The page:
Setting the Criteria and Conditions for Success
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Do you have a crystal clear idea of what kinds of business
undertakings align with your gifts, talents, passions, and strengths? If so, you
are in an excellent position to choose the prospects that can give you the
greatest satisfaction and results.
If not, this article explains how developing a set of "business
success criteria" can help you select a worthwhile undertaking
with much deeper insight, and thus establish conditions for successfully
Why is this crucial? Many people wander into businesses,
projects, and professions opportunistically, meaning that they grab something
that comes along because it's available and convenient. At times, this may be
necessary for financial reasons. But unless we understand our underlying success
criteria, we might not recognize the options that truly fuel and inspire us --
those best suited to our passions and strengths.
From "Corporate Passenger" to
Identifying business success criteria can be easier for some people than for
others. For example, those who leave corporate life to pursue an entrepreneurial
endeavor may experience a more roundabout discovery process. For that reason,
I'll use the following story to illustrate how this process might occur.
Roger and Roberta have grown tired of the grind and internal politics of
corporate life. When their kids leave home, they conclude that it's time to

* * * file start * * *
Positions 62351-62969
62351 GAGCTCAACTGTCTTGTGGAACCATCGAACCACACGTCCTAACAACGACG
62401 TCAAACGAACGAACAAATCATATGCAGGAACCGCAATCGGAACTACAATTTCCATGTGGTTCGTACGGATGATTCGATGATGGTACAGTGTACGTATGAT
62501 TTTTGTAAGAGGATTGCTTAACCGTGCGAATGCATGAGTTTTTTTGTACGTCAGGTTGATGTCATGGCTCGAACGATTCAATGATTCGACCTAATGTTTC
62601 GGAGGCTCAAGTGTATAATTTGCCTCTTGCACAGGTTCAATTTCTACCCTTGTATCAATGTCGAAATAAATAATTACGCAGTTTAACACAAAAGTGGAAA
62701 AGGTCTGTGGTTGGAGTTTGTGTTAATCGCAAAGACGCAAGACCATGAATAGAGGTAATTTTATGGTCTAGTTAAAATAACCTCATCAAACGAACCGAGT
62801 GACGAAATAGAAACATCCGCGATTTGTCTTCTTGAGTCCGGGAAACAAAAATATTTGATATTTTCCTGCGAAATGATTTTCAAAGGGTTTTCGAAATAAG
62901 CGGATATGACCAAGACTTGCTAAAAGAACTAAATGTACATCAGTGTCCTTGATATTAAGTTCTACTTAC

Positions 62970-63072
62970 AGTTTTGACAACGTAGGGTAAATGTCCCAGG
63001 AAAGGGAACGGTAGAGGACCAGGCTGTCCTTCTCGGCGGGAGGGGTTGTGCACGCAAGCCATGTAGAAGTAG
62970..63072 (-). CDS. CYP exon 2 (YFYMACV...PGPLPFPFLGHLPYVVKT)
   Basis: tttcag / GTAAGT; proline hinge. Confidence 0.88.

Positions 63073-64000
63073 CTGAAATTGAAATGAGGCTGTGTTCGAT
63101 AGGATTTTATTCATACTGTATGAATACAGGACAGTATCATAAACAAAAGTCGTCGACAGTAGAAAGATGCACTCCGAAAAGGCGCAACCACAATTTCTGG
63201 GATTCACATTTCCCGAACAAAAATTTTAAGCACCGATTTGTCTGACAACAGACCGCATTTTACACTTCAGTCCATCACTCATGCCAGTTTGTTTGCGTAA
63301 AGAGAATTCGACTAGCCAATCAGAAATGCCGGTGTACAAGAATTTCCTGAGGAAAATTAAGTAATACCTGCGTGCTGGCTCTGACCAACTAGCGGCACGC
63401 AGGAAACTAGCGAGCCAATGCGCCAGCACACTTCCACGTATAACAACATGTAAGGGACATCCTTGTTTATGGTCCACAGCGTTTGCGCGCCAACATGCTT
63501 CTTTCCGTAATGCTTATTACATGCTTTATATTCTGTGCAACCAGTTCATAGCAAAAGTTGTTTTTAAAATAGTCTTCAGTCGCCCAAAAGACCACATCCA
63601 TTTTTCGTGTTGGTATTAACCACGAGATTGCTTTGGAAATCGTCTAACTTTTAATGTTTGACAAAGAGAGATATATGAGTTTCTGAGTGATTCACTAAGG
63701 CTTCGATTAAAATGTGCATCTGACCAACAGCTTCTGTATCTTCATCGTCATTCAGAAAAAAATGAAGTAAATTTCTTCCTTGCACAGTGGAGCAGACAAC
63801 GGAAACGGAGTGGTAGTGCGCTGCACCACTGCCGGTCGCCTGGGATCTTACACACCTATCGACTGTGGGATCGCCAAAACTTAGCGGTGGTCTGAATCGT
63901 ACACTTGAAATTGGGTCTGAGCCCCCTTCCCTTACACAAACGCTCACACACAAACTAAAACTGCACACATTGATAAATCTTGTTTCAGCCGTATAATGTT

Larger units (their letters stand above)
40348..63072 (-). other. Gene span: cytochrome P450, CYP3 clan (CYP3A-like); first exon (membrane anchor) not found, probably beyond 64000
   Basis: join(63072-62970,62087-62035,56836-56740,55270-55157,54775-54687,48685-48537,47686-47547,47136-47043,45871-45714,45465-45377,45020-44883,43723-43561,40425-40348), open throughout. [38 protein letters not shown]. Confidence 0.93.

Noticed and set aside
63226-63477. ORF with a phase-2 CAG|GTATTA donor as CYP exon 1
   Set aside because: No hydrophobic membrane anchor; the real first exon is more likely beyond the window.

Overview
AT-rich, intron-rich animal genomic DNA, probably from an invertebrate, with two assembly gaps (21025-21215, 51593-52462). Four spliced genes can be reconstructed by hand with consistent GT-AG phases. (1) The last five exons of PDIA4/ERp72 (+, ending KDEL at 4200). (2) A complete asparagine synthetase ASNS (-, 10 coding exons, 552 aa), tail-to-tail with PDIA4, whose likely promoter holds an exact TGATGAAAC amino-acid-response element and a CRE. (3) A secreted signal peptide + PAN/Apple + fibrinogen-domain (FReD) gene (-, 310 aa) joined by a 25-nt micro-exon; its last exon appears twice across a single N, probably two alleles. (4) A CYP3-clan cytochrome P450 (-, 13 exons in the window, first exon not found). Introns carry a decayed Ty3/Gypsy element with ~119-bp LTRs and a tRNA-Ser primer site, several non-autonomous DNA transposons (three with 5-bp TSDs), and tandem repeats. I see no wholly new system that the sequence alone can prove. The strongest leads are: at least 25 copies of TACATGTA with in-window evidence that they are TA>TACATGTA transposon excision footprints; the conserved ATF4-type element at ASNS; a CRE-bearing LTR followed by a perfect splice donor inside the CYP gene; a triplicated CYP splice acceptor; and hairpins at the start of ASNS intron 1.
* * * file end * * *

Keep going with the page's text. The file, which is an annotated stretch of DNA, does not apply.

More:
switch to something more rewarding. But what? After a great deal of thought,
they decide to start by contracting out their services to their former
employers, which seems like the safest way to begin their transition. Later,
they believe they will tackle some kind venture together, such as starting or
buying a business.
After spending many years working as jobholders, however, their mindsets are
still functioning in an employee mode. Because their outlooks revolve primarily
around meeting the expectations of others, Roger and
Roberta simply haven't developed their own sets of values, visions, and goals.
In some ways, they feel as if they've been passengers in the back seat of a
moving car, unable to steer. To pursue starting or buying their own business,
they'll need to find a way to move from the "passenger's seat"
to the "driver's seat" where they'll have better visibility and
more control over their destinies.
And although they don't realize it yet, doing this will mean changing their
mindsets. They'll first need to shift from thinking like employees to thinking
like contractors. Then they'll need to start thinking
like consultants. Ultimately, they'll need to think
Seeking Their Business Success Criteria
Roger's and Roberta's journey occurs in three stages as they gradually make
the shift from one mindset to the next.
1) Making the transition from employee to contractor
As Roger and Roberta begin contracting their services to their former
employers, they learn how to set up their own business identities, home offices,
schedules, and accounting systems. Yet much like their prior employee days, they
continue working with the same familiar people to meet the same unexceptional
Soon, the projects they're working on seem tedious and dissatisfying because
of the highly predictable problems and shortcomings. Eventually, Roberta and
Roger begin to question what they're really seeking from self-employment. They